It has been difficult and sometimes impossible to discuss in a casual fashion my three-and-a-half-week journey to the Soviet Union. It was a compact and concentrated time—the intensity left me reeling. I find I am still sifting through and sorting out memories of my Soviet experiences to understand their meaning and deal with my emotional response. Many months have passed, and I still feel like I ate a large, rich meal that hasn't digested.
Two themes do emerge from the journey: it was an experience of paradox and surprise. Before leaving, I considered myself a sophisticated traveler, informed, prepared, and highly educated about the Soviet Union. I regarded the trip as a fact-finding mission; after years of working on issues of peace and disarmament, I was finally traveling to the Soviet Union.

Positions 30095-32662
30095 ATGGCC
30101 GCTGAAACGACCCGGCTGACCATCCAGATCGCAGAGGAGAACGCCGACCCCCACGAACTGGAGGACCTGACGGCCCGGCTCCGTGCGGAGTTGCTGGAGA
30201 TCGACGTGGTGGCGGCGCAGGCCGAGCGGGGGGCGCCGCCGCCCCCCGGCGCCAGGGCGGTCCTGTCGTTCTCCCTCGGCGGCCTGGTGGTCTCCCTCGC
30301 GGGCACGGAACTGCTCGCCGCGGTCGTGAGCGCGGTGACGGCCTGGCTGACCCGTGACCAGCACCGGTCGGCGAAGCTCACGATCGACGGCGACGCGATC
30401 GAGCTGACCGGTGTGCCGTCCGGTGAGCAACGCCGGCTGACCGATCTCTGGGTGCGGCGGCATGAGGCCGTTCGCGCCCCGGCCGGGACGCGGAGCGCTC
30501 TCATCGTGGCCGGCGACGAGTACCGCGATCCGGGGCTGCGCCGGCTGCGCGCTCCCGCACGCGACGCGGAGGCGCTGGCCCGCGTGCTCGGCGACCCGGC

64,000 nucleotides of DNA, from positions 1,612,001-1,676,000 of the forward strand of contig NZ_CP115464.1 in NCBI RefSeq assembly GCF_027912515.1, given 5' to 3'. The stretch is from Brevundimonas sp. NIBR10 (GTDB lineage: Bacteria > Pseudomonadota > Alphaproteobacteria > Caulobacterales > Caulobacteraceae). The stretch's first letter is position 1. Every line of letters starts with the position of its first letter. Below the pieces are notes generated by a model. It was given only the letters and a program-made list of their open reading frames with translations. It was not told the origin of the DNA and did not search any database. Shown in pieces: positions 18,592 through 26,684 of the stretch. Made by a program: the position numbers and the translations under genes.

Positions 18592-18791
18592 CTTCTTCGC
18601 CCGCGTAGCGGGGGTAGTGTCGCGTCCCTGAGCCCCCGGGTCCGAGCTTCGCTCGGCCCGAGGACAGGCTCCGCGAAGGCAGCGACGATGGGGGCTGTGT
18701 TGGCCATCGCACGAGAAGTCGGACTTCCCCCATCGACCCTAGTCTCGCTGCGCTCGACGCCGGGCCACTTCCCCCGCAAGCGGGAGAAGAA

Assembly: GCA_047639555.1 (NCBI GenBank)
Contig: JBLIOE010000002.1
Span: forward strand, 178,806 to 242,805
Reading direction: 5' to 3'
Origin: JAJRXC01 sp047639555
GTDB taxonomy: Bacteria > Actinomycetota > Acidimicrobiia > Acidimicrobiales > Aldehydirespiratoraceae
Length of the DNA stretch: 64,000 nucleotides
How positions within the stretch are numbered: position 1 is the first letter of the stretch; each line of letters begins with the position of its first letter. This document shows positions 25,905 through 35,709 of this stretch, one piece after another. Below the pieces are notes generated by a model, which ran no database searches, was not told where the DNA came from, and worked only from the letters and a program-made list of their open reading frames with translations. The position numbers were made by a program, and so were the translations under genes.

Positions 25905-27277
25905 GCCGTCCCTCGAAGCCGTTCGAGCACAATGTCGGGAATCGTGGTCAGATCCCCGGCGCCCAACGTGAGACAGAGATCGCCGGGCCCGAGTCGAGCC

I intended to probe the hard issues and to press for answers to the questions so often put before me. I packed three large empty notebooks and a ridiculous assortment of pens. I regarded the trip as a journey that would be predominantly an intellectual experience, rather like the way I visit museums—studying each scene with care and then moving on.
The trip was not at all what I expected. Yes, I discussed sensitive issues and asked hard questions. But far more than an intellectual experience, it was a journey of the heart. I did not fill the three notebooks I had so carefully packed, but, almost daily, I played my guitar and sang with newly-made Soviet friends. (My guitar—that cumbersome addition I decided at the last moment to take along!)